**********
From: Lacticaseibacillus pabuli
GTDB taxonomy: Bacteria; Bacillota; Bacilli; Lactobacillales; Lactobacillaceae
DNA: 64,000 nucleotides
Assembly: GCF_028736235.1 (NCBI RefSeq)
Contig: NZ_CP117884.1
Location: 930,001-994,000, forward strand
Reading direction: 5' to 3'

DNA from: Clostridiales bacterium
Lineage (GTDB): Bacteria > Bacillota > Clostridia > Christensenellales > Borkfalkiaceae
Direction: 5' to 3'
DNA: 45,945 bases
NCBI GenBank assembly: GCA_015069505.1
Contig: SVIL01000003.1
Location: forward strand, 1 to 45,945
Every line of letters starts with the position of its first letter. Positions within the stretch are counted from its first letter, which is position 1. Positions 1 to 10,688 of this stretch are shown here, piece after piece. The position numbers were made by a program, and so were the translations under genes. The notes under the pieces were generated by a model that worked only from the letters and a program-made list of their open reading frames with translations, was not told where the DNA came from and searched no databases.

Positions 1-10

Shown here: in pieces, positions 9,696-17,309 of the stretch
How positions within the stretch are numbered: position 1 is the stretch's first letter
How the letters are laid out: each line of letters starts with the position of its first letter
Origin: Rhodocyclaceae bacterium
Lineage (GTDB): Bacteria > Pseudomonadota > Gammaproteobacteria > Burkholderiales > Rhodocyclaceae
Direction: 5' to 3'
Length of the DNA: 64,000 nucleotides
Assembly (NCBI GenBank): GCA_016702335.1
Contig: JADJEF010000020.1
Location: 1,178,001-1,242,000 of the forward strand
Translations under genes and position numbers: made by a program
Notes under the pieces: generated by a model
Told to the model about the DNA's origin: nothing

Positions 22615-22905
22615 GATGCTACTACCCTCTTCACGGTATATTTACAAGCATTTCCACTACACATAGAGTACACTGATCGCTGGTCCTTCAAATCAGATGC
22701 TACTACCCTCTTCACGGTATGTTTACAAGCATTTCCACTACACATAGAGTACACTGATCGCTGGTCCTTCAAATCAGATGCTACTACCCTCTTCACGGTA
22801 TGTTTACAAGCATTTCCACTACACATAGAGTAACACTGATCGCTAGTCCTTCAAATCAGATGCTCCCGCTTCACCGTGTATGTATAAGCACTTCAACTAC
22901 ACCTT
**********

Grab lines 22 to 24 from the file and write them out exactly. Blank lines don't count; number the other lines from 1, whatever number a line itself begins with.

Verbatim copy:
Direction: 5' to 3'
Length of the DNA: 64,000 nucleotides
Assembly (NCBI GenBank): GCA_016702335.1